It was no accident that the yellow vests assembled at roundabouts (or les ronds-points). In the absence of rural public transport and given that the shopping centre has replaced the small businesses of the villages and towns where they resided, a car was essential to their way of life. A middle-aged woman was asked by French radio why she chose a roundabout ("of all places") to stage a protest. Her answer was curt: "we don’t meet people anymore. There is nothing in the village. The last café has closed. We have to drive five miles to the nearest boulangerie".

Her comments touched a nerve. She had painted a bleak picture of the France rarely seen from abroad or advertised by Air France or Brittany Ferries. The France she spoke of was les provinces that French people drive through and never stop to see. The France of little-heard-of départements like La Meuse or Les Ardennes, where the villages are quiet and the cafés are closed. Where older people have to wait to see a doctor and many young people leave in order to go to university: La France des marges, as Samuel Depraz has written about in a recent book.

The sense of community was on the wane. People had nowhere to get together. Or they had to get in their car and drive to meet people. There was a pervasive sense of frustration and they were ras-le-bol (or fed-up), as Benoît Coquard, a professor of rural sociology has explained. The gilet jaunes movement was born and le peuple, the common people, had spoken.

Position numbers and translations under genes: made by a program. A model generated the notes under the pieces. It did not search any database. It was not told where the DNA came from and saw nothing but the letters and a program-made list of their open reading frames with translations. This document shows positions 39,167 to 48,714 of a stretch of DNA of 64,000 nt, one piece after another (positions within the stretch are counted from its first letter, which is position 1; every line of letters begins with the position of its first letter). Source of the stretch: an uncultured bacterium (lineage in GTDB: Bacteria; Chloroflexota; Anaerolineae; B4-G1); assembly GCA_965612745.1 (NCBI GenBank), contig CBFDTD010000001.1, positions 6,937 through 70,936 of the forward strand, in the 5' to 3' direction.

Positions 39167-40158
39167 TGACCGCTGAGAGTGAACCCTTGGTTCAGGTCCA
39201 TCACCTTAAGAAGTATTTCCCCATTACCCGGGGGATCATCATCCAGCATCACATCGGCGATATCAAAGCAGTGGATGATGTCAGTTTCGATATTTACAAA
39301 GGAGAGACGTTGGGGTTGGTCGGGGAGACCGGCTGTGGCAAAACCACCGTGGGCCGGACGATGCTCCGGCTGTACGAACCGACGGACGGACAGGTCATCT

From RTÉ Radio 1's Morning Ireland, journalist and broadcaster Agnes Poir on President Emmanuel Macron's tax cuts in response to the yellow vest protests

A year on and some of their concerns have been heard. President Macron dropped proposals to raise a tax on diesel. Tax breaks have been introduced on overtime hours for the hard-working. The French government has launched L’Agenda Rural to help revitalise rural communities in a bid to repair the bounds of rural life that have slowly unravelled over the years, with the closing of cafés, butchers and épiceries (corner shops). There has even been a plan launched to reopen 1,000 cafes across France, a positive recognition of what is needed to help vulnerable communities with little entertainment or small businesses left. The value of fostering community spirit for the happiness of citizens has entered the political dialogue once again.

It has been a year of rural protests across the continent: from the gilets jaunes in France to the farmers in Ireland, Holland and France who drove all the way to Dublin, The Hague and Paris in order to tell their political leaders the challenges they face. Important questions of geographic injustice and inequality are being raised by protesters across Europe. Voters are marching in step: Redcar, of all places, voted Tory in the UK election last month. We must now wait to see if they will be heard and helped by those in the corridors of power.

Ciarán Crowley is a law lecturer (professeur certifié affecté dans l'enseignement supérieur) at Université de Lille France


The views expressed here are those of the author and do not represent or reflect the views of RTÉ